Some aspects of the gameplay are better on NES, it is more faithful to the original, and it has pretty much all the warp points and enemies, and it's more generous with continues and lives. Master System misses quite a number of warps, some areas have enemies removed for some reason, and it gives you 3 lives and that's it, good luck.

And the music on the NES is awesome, and beats the Master System soundtrack, although music is always subjective...

That said, the MS version plays faster, if I remember correctly, and it had much nicer visuals, and overall presentation, being closer to the original and the levels aren't as downscaled as the NES, which also has less colors to work with and less detail (although pretty good for what it is).

Both are by far the best versions out of all the ones made by that time...

It's one of those old multiplatform games where I really can't choose one version over another.
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RhysOwens101

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Re: Kiwi Kraze Editor
« Reply #8 on: July 09, 2015, 05:23:03 pm »
This seems like a pretty cute game. :)
When trying to make changes to a game that isn't that well documented, and especially if there aren't specific utilities designed for modifying aspects of a game, it can feel overwhelming trying to figure things out for oneself. However, that's pretty much how ROM hacking for any given game begins. You can make history for all those who enjoy kiwis! ;)

First off, I normally just try to use Google to see if I can find any little bits of information here and there on the game, as there might be some dark corner of the Internet where there's someone else who enjoys a game that isn't so commonly hacked just as much as you do, and any amount of documented data can help one get started.
There does happen to be a page on The Cutting Room Floor for this game, though there isn't much, but the information about changing 0x20000 to FF in the ROM is already more than we knew from the start!

So, after some more searching around, I couldn't find anything else when it comes to RAM addresses, ROM offsets, or anything else documented related to hacking the game. This is when we have to open up a copy of the game's ROM file in a special emulator like FCEUX/FCEUXD and, by accepting that there will be a whole lot of trial and error, if one is dedicated and patient enough, regardless of how much time it may take, anything is possible, and you can potentially find everything that you're looking for.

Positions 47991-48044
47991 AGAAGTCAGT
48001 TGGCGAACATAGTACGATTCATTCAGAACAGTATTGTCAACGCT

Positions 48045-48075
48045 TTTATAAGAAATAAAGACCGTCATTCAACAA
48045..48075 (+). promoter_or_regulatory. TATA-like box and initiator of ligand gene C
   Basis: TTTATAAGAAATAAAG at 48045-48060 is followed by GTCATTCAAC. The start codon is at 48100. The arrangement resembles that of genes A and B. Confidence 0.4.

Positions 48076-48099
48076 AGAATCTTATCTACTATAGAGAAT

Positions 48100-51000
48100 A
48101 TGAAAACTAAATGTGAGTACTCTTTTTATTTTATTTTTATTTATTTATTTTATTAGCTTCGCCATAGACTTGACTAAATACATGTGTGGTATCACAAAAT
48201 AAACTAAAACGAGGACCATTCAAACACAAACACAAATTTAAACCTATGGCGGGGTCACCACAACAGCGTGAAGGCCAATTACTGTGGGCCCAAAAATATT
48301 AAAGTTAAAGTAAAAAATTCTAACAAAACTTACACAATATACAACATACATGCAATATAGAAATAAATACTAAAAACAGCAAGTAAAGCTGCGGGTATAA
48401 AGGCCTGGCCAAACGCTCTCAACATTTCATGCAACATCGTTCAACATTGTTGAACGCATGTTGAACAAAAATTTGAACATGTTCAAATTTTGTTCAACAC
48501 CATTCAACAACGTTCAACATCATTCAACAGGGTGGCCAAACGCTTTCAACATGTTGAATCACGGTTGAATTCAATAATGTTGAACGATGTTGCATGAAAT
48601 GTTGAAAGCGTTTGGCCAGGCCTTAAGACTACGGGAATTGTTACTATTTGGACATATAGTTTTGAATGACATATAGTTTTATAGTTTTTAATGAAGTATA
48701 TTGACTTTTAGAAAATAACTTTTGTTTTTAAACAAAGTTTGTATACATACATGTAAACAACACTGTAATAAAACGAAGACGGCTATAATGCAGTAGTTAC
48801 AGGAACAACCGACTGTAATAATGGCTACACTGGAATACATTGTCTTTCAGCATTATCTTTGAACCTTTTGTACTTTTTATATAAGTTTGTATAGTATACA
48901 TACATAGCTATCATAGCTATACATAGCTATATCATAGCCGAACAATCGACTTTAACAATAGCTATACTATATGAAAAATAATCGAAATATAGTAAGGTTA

Being familiar with the game-play definitely helps with having an idea of variables and functions that you could be looking for. Being unfamiliar with this game, upon a first glance, I didn't really find much within the first few minutes. However, if I was to continue looking and testing out different bytes and seeing what changes, the solutions to any mysteries would most likely soon reveal themselves.

Here's a possible method of how you can get started. With FCEUXD, I started to run the Code/Data Logger from the title screen, and then pressed Start so that the game would load the first level. Once the level was loaded, I paused the emulator from the FCEUXD window with the F2 key, and then I stopped the Code/Data Logger. Next, by clicking in the hex editor, bytes now appear in blue for data, yellow for code, and green if both. (As an example, 0x1A010, which is A5, and also the beginning of a ROM bank, is actually highlighted in green.)